As a fringe benefit, Frederiksen also gives an admirable analysis of of the religious situation in the Roman Empire during the Roman period. Her discussion of the position of Jews and Christians in the Roman Empire is detailed and insightful. I've blogged on this subject recently, so I won't add much to it (See the Christian Problem), but I've found these early introductory passages very useful. I wonder if she might overstate the accommodation of Jews to Roman religious/civic values, but that seems to be the academic fashion these days just as the fashion in previous generations was to view Jews as completely separated from Roman values. I suspect that the truth lies somewhere between.

Quibbles aside, I believe this is an important book in many respects and expect/hope that it will become more so over time. As an analysis of the resources which St. Augustine provides for dealing with the perplexities of Christian-Jewish relations, it is timely and well-argued. As an analysis of St. Augustine's theological development, it is detailed and scholarly. As an evocation of how Jews and Christian interacted with their surroundings, it is well-researched and insightful. The theologian, the patricist, the Jewish scholar and classicist would all find great benefits in consulting this excellent work.


Sunday, April 12, 2009

Christos anesti!

" After the Sabbath, at dawn on the first day of the week, Mary Magdalene and the other Mary went to look at the tomb.

There was a violent earthquake, for an angel of the Lord came down from heaven, and going to the tomb, rolled back the stone and sat on it. HIs appearence was like lightning, and his clothes were white as sonw. The guards were so afraid of him that they shook and became like dead men.

The angel said to the women, "Do not be afraid, for I know you are looking for Jesus, who was crucifed. He is not here; he has risen, just as he said."

From the Gospel According to Matthew 28, 1-6

Sunday, April 05, 2009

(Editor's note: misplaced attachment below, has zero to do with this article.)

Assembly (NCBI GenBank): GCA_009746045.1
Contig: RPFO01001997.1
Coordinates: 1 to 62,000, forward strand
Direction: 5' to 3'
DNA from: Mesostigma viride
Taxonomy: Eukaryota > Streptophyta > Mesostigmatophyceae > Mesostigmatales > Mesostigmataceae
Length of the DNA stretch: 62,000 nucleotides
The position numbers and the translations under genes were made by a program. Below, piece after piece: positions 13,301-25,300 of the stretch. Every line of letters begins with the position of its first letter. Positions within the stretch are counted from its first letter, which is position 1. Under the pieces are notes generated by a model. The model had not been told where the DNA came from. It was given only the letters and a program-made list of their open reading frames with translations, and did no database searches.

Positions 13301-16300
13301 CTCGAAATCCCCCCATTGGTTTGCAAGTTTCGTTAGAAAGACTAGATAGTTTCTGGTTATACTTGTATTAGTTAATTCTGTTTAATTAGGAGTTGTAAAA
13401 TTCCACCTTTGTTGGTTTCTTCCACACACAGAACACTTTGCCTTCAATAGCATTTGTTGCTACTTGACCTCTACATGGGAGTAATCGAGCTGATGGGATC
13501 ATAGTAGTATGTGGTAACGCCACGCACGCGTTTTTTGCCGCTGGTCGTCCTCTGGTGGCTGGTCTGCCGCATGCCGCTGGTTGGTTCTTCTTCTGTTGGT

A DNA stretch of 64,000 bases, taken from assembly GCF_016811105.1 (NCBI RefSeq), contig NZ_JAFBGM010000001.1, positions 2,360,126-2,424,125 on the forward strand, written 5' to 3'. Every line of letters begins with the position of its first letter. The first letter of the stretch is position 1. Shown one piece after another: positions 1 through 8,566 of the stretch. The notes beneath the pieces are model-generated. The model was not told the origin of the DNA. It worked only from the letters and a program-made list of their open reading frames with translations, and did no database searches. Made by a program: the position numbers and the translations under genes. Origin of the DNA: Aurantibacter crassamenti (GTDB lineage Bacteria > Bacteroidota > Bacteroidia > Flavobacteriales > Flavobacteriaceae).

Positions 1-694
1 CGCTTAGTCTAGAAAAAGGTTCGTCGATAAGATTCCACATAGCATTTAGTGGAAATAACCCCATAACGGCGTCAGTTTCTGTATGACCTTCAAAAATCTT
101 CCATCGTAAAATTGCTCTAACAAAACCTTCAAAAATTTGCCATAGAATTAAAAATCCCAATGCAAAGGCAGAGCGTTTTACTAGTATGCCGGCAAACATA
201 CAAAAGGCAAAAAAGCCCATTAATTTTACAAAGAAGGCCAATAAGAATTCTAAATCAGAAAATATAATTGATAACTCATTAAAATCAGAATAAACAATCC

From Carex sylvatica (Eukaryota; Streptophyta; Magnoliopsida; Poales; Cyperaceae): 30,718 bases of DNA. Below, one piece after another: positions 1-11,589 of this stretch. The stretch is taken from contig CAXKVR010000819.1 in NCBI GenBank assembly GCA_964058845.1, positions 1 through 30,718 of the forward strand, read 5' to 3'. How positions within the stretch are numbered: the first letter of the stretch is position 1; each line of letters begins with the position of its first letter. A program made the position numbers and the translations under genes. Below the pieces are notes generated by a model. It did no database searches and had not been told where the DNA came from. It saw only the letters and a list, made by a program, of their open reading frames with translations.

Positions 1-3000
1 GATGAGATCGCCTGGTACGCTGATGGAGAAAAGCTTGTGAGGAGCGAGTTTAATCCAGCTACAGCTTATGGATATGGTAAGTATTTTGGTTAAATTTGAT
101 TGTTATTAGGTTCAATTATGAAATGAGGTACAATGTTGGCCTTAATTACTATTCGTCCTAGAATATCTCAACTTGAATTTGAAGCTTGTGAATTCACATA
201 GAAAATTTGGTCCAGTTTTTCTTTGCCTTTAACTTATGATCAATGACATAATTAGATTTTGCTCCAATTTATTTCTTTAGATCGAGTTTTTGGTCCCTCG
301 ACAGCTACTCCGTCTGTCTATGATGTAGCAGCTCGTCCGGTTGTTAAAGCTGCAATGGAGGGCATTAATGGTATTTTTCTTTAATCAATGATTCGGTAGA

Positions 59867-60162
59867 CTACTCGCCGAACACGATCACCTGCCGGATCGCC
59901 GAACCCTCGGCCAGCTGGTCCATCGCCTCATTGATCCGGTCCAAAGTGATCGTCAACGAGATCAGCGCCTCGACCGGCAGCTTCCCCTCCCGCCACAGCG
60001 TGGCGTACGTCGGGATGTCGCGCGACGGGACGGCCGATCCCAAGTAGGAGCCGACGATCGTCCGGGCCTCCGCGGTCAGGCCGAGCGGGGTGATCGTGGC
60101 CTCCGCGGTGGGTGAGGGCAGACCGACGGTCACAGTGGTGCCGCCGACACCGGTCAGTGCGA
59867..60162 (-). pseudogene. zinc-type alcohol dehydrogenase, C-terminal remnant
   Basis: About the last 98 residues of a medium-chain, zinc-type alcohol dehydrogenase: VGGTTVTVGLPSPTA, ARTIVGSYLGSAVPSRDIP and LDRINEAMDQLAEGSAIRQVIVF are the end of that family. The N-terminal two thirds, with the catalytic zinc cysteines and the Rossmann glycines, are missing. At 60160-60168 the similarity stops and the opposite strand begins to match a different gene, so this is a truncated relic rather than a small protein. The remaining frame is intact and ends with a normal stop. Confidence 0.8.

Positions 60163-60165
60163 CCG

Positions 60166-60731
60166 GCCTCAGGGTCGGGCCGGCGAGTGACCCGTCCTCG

Patristics Carnival XXII- March, 2009

Here is the new Carnival, my Easter gift to my readers. I hope you enjoy it.

New Under the Tent: New Patristic Blogs And Announcements.

William R. Huysman from the Banana Republican blog has launched a new patristics blog- Catholic Patristics

The Research News in Late Antiquity Blog announces the 5th Archbishop Iakosvos Graduate Student Conference in Patristics held at the Holy Cross Greek Orthodox School of Theology on March 19-21, 2009. I know its too late, but the program is posted which I thought might be of interest.

Also a little late, but interesting. Mike Aquillina on the Way Of the Father blog posts a program for a patristics conference at Duquesne University which happened at the end of March. He follows it up with an account of the conference.

Front Gate: Introductions to the Fathers
Nothing new this month.

The Midway: Articles on the Fathers

Mike Aqullina on The Way of the Fathers blog announces his new book, Angels of God and reports on the Duquesne University patristics conference.

Roger Pearse on his self-named blog discusses a find of Coptic manuscripts from 1910, how patristic authors discussed inerrancy and notes errors in J.A. Cranmer's edition of patristic catenae.

Weekend Fisher on the Heart, Mind, Soul and Strength blog considers Origen on textual scholarship of the Bible.

Polycarp on The Church of Jesus Christ published what was to be a week-long series on the Creeds and which he was pleased to described to me as his "meager contribution". You can judge for yourself how meager it is. (NB: I've included two April entries here because they go with the set). He also considers St. Hippolytus and the Roman Baptismal ceremony in the 3rd century AD. He completes his series on the theology of Marcellus of Ancyra with part two.

Chris DeVidal on his self-named blog warns us not to blindly follow the Church Fathers. There is extensive discussion, so make sure you follow up on the comments.

H. T. Lewis on A History of the Christian Church blog outlines the geographical centres of patristic theological activity, provides an overview of the Patristic period , investigates the rise of the apologists, considers Constantine and theological debate and discusses the following key patristic figures: Cyprian, Irenaeus, Justin Martyr, Tertullian, Athanasius, Origen and the Cappaodocian Fathers.

Thomas on the Faith and Reason blog discusses offers an introduction to a series on the Church Fathers intended to bring the contemporary church back to its roots. He continues his discussion with St. Clement of Rome (part one and two) and St. Ignatius of Antioch (parts one, two, three four (actually in April, but it makes sense now).

TurretinFan on the Alpha and Omega Ministries continues a controversy on Athanasius and an (allegedlly) spurious quotation from his works. He continues his discussion of 'peddling imitation patristics.